Please bear in mind this is an unconfirmed comment that has been through at least one translation software; it might be true or be totally meaningless. Until there is confirmation treat this report with a huge pinch of salt.


Anyone familiar with the Pen series will be familiar with the general layout of the controls. It is all self-explanatory. But of particualr note is the lack of a dedicated EV compensation button next to the shutter button, present on E-P1&2. EV compensation is achieved via the 4-way in default set-up. However the Fn button can be re-programmed to EV compensation should you wish (I have). The second function button is in the centre of the rear column of buttons and that too is programmable, as are two of the 4-way buttons and the dedicated video button. Basically, you can set the buttons pretty much as you like but you'll need a good memory!

Buttons are quite clicky in use offering feedback.

The OLED screen is wonderful - my only complaint is that it is too rich and too contrasty (like the XZ-1). When reviewing your photo's on the computer you will be disappointed that they don't look as they did on the OLED. This is OK if you work in RAW as you are going to process the results anyway; but in native JPEG they can look washed-out and lack 'POP' and require a few curve adjustments.

As noted above the screen could use some sort of protection as it sticks off the backplate. It requires a high quality screen protection film fitting from new.

Shutter button is light and responsive - identical in operation to E-PL2.

There's a blue ON lamp near the ON/OFF button that I find quite bright.

If you have the VF-2 fitted you will see the switch on its rear aspect that flips the feed from the sensor (i.e. the TTL view) between VF-2 or LCD. You choose either LCD or EVF display; all Live View and Menu display choices will appear in the EVF just as they do on the rear screen, including reviewing images. If you set REC VIEW to AUTO and have the VF-2 enabled your review image is shown on the VF-2 for a few seconds and then displayed on the rear screen. This is a better solution than constant toggling between the VF-2/screen. Perhaps Olympus might consider a 'smart-switch' in the VF-2 that recognises the human eye and switches the feed appropriately.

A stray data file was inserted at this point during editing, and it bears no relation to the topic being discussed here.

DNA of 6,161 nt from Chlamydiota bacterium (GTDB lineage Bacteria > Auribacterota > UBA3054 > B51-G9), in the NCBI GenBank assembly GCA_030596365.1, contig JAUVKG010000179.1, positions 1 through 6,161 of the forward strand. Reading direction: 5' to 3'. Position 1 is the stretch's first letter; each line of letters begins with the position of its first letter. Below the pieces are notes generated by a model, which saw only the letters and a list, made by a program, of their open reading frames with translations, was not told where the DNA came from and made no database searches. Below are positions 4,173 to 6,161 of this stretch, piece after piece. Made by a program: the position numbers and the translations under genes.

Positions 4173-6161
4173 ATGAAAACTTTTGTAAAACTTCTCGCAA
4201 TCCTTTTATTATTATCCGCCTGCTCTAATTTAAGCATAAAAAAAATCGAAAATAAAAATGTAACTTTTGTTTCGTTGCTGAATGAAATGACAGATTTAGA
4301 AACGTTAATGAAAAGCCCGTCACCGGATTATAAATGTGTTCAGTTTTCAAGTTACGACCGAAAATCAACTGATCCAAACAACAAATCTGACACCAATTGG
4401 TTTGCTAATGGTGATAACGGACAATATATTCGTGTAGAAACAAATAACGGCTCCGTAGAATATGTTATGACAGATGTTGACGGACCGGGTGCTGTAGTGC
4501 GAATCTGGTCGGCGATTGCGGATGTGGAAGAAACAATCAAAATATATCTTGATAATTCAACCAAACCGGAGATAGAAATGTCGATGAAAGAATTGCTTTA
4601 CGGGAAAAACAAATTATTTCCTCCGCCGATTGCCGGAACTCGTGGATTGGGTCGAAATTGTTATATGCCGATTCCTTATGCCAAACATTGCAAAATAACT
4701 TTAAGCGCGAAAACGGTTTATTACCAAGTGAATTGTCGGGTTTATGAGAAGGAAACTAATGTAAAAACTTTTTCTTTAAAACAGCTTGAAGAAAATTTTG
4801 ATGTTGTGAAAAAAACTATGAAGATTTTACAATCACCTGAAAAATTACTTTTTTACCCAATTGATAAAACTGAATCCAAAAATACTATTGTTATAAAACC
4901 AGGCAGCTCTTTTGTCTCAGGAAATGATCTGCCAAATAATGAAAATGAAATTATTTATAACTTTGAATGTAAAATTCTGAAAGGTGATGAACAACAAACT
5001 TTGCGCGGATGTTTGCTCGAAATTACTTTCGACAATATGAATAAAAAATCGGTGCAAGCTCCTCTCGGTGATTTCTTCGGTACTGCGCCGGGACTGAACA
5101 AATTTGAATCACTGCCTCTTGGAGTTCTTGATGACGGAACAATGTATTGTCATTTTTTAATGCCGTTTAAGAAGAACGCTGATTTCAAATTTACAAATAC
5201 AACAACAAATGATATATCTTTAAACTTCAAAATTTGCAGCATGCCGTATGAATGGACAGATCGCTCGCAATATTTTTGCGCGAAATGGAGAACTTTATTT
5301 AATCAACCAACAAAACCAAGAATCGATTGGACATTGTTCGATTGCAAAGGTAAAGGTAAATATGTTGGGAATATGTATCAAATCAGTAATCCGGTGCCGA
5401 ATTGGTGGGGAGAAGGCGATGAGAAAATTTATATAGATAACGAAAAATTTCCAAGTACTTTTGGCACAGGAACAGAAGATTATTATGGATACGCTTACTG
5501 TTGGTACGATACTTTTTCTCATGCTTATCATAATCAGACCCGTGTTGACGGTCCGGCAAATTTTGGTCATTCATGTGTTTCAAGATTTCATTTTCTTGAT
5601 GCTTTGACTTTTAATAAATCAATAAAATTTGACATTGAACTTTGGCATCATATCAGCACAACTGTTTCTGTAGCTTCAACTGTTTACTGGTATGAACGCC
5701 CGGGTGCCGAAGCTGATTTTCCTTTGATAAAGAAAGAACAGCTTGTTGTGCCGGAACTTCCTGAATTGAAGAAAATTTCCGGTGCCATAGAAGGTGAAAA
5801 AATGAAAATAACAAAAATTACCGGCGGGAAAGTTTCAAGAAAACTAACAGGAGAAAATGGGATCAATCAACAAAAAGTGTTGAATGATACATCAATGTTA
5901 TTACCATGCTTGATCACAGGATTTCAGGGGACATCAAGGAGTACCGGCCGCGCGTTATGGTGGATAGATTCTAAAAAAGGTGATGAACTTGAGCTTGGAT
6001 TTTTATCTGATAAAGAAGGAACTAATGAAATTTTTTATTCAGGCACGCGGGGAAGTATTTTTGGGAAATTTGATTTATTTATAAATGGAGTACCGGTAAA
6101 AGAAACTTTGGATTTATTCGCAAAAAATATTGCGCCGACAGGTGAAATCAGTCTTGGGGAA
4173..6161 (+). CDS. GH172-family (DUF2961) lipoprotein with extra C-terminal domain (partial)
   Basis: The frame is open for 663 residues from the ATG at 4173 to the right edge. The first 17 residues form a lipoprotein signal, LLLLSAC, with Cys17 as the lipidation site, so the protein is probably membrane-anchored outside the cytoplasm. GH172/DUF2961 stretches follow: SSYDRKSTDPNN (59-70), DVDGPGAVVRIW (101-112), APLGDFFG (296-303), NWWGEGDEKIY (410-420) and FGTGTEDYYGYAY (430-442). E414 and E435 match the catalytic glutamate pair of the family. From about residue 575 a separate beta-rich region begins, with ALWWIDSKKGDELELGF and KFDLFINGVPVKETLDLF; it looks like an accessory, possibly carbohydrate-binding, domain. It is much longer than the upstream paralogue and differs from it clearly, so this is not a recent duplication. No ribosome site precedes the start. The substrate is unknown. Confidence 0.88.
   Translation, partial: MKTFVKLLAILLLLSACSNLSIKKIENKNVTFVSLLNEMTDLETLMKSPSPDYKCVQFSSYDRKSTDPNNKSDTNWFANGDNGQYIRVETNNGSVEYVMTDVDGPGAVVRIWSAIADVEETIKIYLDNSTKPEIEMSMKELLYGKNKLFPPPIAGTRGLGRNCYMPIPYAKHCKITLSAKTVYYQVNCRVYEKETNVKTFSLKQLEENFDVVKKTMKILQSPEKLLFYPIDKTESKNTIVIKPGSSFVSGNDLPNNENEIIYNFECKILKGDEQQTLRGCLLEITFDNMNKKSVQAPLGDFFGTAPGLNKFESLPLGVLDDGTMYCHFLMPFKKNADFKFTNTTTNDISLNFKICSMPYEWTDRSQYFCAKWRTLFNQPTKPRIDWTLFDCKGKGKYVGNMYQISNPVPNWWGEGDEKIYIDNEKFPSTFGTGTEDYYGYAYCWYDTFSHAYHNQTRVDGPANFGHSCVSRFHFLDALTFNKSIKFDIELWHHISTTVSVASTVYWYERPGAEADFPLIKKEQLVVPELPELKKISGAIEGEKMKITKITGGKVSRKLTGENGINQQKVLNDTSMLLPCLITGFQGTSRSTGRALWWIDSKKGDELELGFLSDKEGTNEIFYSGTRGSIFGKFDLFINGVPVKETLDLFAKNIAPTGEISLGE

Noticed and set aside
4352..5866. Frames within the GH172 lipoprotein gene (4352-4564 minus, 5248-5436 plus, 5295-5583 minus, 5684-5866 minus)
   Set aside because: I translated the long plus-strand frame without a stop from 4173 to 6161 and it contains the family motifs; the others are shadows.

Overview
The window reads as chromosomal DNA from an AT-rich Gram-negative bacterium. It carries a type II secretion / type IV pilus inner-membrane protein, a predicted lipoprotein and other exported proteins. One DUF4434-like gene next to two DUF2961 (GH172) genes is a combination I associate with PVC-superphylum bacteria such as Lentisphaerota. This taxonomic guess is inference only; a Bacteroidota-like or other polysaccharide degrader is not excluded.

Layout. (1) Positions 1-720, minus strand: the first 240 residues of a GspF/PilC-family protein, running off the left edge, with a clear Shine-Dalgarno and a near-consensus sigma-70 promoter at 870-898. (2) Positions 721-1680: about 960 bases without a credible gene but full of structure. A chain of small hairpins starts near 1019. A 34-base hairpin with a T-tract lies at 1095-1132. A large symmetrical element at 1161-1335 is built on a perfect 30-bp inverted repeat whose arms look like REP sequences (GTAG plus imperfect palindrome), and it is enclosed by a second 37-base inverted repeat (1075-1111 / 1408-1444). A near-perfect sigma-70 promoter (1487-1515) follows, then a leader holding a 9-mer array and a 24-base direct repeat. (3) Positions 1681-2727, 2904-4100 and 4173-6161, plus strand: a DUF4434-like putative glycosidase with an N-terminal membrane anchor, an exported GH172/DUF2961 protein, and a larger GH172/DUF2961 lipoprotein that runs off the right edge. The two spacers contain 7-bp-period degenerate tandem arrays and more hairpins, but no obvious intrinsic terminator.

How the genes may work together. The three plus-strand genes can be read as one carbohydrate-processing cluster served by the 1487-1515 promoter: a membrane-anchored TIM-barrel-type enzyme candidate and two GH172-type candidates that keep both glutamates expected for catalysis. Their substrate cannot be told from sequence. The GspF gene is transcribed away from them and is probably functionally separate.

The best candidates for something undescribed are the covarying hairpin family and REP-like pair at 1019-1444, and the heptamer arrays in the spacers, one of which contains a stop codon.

The horizontal control wheel is excellent; nicely stiff and clicky. Image Stabilization (IS) has no direct button, being accessed through the menu. This made sense for the E-P1 as the user is relying entirely on the LCD panel for composition and will benefit from IS. Because the E-P3 has an EVF possiblity (and hence some degree of head support for the camera during exposure) the IS choice is not so clear cut. There is no option for mapping IS function to any button so I suspect most users will leave IS set to IS1 and be done with it.

Around the 4-way control dial is the second control 'ring wheel' providing fast scrolling through the options. Even though the engineers have stiffened its operation, I still found this eay to disturb when handling large lenses on the small body and have disabled it.

The front plate is graciously free of MP count and IS icons. Unfortunately my sample came with no added accessory grip so I cannot comment.

In general the rear control buttons are well laid out but are small. Using the E-P3 wearing gloves will be virtually impossible.

On the right edge of the camera is the comms compartment with combined AV & USB and HDMI plugs.


The Pen series provides two main points of access to control the camera, other than the direct or customized buttons. There's the main menu and a compact style 'Live Control panel' accessed by pushing the OK button at any time. The Super Control Panel, beloved of E-System users is available as an extra layer of control via the menu. However with them both enabled I found it overly complex and now have one or the other, not both. Both offer the same level of control but are laid out differently.